The contemplative/mystical experience does not vary from age to age nor from culture to culture. What changes is the language and imagery people in widely differing cultures use to try and describe something that is essentially beyond words. Jesus himself was a man of his time and therefore used the language of his time and culture to point to the reality that silence reveals. Even more so were his disciples, the emerging Christian movement and the gospel writers. That makes reading the New Testament a challenging task. The closer we can get to Jesus of Nazareth the less time and culture bound the message is likely to be.
So far, my journey through Mark and Matthew has, I hope, yielded the essence of what Jesus was pointing to. Each Gospel writer puts his own ‘spin’ on the teaching and it is time to move on from Matthew to Luke. Matthew has given us the ‘Sermon on the Mount’. What Luke adds to the mix are several well known parables not found in Mark or Matthew. There’s the Good Samaritan, for example, the Prodigal Son, the Rich Man and Lazarus; and then there’s Luke’s affinity for the place of women in the story.
Mark, Matthew and Luke all record a discussion between Jesus and a Scribe about the two great commandments: love God and love your neighbour. Only Luke follows this exchange with two famous passages: the parable of the Good Samaritan (chapter 10 verses 30 – 35) and the conversation between Jesus, Martha and Mary (10: 38 – 42). The first is about loving my neighbour, the second about loving God.
A Scribe asks Jesus, who is my neighbour? Jesus doesn’t respond with a direct answer. Like all good teachers he tells a story and invites his questioner to make up his own mind. It’s a story designed to challenge our prejudices about strangers. Jews and Samaritans couldn’t stand one another. Who are ‘Samaritans’ for me? Who is my neighbour? Who presses my buttons? People who don’t give up their seat on the bus or train to those in greater need? Immigrants from eastern Europe? And who can I expect help from? Sometimes the most unlikely people offer their seats on the bus to me and my wife – both of us now obviously elderly. They are only ‘unlikely’ in my mind because of my prejudices about the kind of people I think they are. Sometimes I am the wounded traveller, sometimes I am challenged to be the good Samaritan.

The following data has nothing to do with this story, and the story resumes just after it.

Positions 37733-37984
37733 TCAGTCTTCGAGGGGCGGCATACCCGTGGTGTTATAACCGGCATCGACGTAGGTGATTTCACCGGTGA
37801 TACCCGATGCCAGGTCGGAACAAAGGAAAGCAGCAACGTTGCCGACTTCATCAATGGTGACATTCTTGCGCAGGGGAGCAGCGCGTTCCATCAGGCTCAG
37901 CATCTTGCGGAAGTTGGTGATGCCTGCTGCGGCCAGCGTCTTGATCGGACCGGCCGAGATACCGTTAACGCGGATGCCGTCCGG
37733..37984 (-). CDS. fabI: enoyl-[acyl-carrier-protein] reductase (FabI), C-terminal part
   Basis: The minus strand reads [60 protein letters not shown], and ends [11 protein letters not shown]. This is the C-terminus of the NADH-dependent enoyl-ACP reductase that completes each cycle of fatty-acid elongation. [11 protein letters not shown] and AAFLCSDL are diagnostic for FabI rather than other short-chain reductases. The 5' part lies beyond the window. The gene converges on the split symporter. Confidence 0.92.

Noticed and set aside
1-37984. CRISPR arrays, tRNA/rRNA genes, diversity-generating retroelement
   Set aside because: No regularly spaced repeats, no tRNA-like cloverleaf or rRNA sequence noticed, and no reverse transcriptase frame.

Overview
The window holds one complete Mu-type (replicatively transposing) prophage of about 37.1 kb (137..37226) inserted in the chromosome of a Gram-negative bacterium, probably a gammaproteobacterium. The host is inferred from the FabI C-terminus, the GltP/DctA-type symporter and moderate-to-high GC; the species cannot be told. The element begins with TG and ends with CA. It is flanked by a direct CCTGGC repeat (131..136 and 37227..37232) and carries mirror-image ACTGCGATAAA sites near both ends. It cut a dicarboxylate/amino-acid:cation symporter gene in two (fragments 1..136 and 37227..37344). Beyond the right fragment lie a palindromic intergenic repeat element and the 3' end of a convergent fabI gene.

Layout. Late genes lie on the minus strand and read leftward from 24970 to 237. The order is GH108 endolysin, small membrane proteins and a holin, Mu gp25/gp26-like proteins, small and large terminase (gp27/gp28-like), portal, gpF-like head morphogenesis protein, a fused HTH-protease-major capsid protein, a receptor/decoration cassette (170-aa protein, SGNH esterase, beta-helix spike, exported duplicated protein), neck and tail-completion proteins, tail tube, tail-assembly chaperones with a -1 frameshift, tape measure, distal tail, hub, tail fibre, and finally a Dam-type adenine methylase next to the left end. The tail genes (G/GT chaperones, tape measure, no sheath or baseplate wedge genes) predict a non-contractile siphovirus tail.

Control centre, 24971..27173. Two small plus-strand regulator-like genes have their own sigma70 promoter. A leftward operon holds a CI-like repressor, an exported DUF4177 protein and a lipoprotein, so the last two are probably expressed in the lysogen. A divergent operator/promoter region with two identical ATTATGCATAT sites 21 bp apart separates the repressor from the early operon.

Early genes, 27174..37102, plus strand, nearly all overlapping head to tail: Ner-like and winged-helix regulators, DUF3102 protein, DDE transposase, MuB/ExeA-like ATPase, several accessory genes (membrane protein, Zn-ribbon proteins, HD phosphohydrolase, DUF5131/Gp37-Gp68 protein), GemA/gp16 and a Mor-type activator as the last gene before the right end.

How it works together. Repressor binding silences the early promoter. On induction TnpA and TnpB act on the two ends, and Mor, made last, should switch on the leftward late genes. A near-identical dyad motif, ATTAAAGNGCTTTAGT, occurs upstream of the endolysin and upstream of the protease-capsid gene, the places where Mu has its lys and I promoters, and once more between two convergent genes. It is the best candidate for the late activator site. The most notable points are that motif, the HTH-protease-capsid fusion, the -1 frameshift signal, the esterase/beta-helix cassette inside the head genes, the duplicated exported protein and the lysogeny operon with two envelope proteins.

A common misunderstanding of the contemplative/mystical life is that one becomes too heavenly minded to be of any earthly use. Nothing could be further from the truth. Perhaps Luke should have placed the story of Jesus with Mary and Martha before the parable the Good Samaritan. For most of us the answer to the question, who is my neighbour, only becomes clear when we have become more like Mary than Martha. There are numerous examples of people who, Mary-like, have developed a mature and disciplined practice of contemplative prayer. Leaving their hidden place of prayer they go about their ordinary everyday lives with a deep sense of being connected with everyone they meet however fleeting each encounter may be. Thomas Merton, a contemplative monk, described this in an essay, ‘A Member of the Human Race’:
“In Louisville, at the corner of Fourth and Walnut, in the centre of the shopping district, I was suddenly overwhelmed with the realization that I loved all these people, that they were mine and I was theirs, that we could not be alien to one another even though we were total strangers. It was like waking from a dream of separateness, of a pure self-isolation in a special world, the world of renunciation and supposed holiness.”
This awareness stayed with him for the rest of his life. It was the fulfillment of the second commandment, to “love your neighbour as yourself.” I am never more essentially, more deeply myself, than when I have discovered a Mary-like stillness in the Presence of the divine. And in that stillness I know the answer to the question, who is my neighbour?